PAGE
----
This past week, Pope Francis called a worldwide synod of Cardinals and Bishops to the Vatican to discuss in frank terms the abuses of children by the agents of the church. This meeting seemed to have the intent of establishing action in light of the almost forty- year scourge of abuse of children within the church with very little public accountability and legal remedy. Critics of the church may cry “to little, too late,” while those who see this meeting as a turn in the right direction for the Pontiff and his parishioners, may think it lacked the vision of full movement to protection of the youngest of the church. The work is clearly happening, as is seen in the defrocking of Cardinal McCarrick, but the pace could be quickened and the extent broadened.
The Catholic Church does not stand alone in the need for extensive movement to protection of children. As we discussed in Part 1, this is not a Catholic Church problem, nor is it an issue that can be pinpointed as beginning in the 1980’s. This is a blight on the face of our humanity since the ancient times. Institutions of all sorts from schools, both private and public, to governmental welfare entities, athletic teams, scouts, and religious institutions of all denominations and faiths have hidden histories of horror, stealing the innocence and due process of children. The family home claims the title of the least safe place for children far too often. Where there are children, ashamedly, there is abuse.
The question that seems to rise to the top of this discussion is how and, more importantly, why does this happen? While there are volumes of textbooks which render scientific and sociological causation of abuse, the focus of this writing is not on the abuser, but on those who empower the abuser through non-action. How do children fall victim of abuse under the nose of so many witnesses? In 2017, Australia’s Royal Commission ordered a study to determine how this abuse can occur and be enabled by the institutions of occurrence. The study, written by Donald Palmer, found this abuse is perpetuated due to the societal body wanting to avoid the issue. “Motivated Blindness” may befall a person who may see the abuse, but is unwilling to acknowledge it, or attempts to downplay the situation due to the negative effects that will come personally through stating it as true. In other words, children continue to be abused because it would be an inconvenience to report it. Cognitive Dissonance was reported as another way abuse continued. A witness to abuse may struggle to accept the knowledge of such an atrocity, so mentally will downplay or justify abuse markers to avoid dealing with the harsh reality of the abuse.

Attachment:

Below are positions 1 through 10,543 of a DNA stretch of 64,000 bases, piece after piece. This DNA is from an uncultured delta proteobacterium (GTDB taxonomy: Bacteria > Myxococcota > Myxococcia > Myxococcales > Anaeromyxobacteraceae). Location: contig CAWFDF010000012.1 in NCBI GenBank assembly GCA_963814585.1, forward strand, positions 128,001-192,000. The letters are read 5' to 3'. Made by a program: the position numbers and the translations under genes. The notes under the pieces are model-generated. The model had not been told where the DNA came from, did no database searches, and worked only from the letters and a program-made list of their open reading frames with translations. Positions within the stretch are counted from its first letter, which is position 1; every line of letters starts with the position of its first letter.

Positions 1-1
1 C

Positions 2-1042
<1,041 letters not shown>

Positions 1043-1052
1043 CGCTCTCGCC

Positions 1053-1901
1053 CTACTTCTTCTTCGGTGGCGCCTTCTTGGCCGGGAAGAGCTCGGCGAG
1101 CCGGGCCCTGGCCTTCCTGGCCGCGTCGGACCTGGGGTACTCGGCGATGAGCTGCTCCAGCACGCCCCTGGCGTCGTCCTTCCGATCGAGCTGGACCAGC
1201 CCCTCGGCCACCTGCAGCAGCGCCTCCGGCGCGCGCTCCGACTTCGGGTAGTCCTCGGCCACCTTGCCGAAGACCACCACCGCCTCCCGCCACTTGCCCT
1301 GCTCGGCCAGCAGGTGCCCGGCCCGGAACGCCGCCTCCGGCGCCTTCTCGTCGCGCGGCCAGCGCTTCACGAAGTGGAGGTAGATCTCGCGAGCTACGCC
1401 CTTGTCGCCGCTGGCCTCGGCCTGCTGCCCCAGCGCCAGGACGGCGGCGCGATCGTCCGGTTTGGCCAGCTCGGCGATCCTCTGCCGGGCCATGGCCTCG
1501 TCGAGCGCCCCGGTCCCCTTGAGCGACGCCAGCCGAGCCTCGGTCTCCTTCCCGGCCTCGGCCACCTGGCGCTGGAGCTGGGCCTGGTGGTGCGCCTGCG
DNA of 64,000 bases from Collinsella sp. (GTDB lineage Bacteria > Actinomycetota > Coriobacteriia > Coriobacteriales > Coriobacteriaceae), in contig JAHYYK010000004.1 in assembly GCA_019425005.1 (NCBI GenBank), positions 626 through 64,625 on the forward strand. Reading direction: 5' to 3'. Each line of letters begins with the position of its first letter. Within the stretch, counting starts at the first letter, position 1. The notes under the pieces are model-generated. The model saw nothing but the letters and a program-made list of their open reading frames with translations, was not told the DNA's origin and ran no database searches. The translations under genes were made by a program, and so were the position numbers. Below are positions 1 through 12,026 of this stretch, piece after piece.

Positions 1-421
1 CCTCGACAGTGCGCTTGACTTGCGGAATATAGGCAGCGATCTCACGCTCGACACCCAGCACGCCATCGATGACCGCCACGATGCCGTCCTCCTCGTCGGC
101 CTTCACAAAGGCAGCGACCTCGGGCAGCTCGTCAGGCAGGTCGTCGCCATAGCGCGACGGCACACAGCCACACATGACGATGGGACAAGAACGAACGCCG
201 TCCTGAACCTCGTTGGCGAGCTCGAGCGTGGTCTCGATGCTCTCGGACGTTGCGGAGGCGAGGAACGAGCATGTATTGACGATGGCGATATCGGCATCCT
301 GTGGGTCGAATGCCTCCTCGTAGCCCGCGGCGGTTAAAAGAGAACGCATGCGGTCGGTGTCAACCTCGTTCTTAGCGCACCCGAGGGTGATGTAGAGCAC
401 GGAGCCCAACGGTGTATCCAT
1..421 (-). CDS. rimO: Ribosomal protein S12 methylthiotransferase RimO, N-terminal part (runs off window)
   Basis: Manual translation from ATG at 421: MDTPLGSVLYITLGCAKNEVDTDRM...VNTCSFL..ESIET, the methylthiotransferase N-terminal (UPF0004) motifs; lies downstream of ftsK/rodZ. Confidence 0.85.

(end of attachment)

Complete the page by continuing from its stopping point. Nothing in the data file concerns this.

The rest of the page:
Institutions, themselves, both secular and religious, according to Palmer, establish alternate moral universes. In layman’s terms, what happens in the institution stays in the institution. The self-governing, self-preserving nature of these institutions allow for any individual’s abuse to be put to the side in order to protect the larger entity. And so, abuse occurred, was covered up, and was perpetuated in the secrecy of the moral universe.
It is a testament to the dismantling of these secret identities that progress is being made. Within the Catholic church, not only are priests being thoroughly vetted before being placed into leadership positions, but the church at large is adopting a position of first report to the legal authorities, then report to the church leadership. We as a culture have regained our moral vision and, unfortunately are far too aware of the atrocities done to children to be blinded by cognitive dissonance. Or we would hope.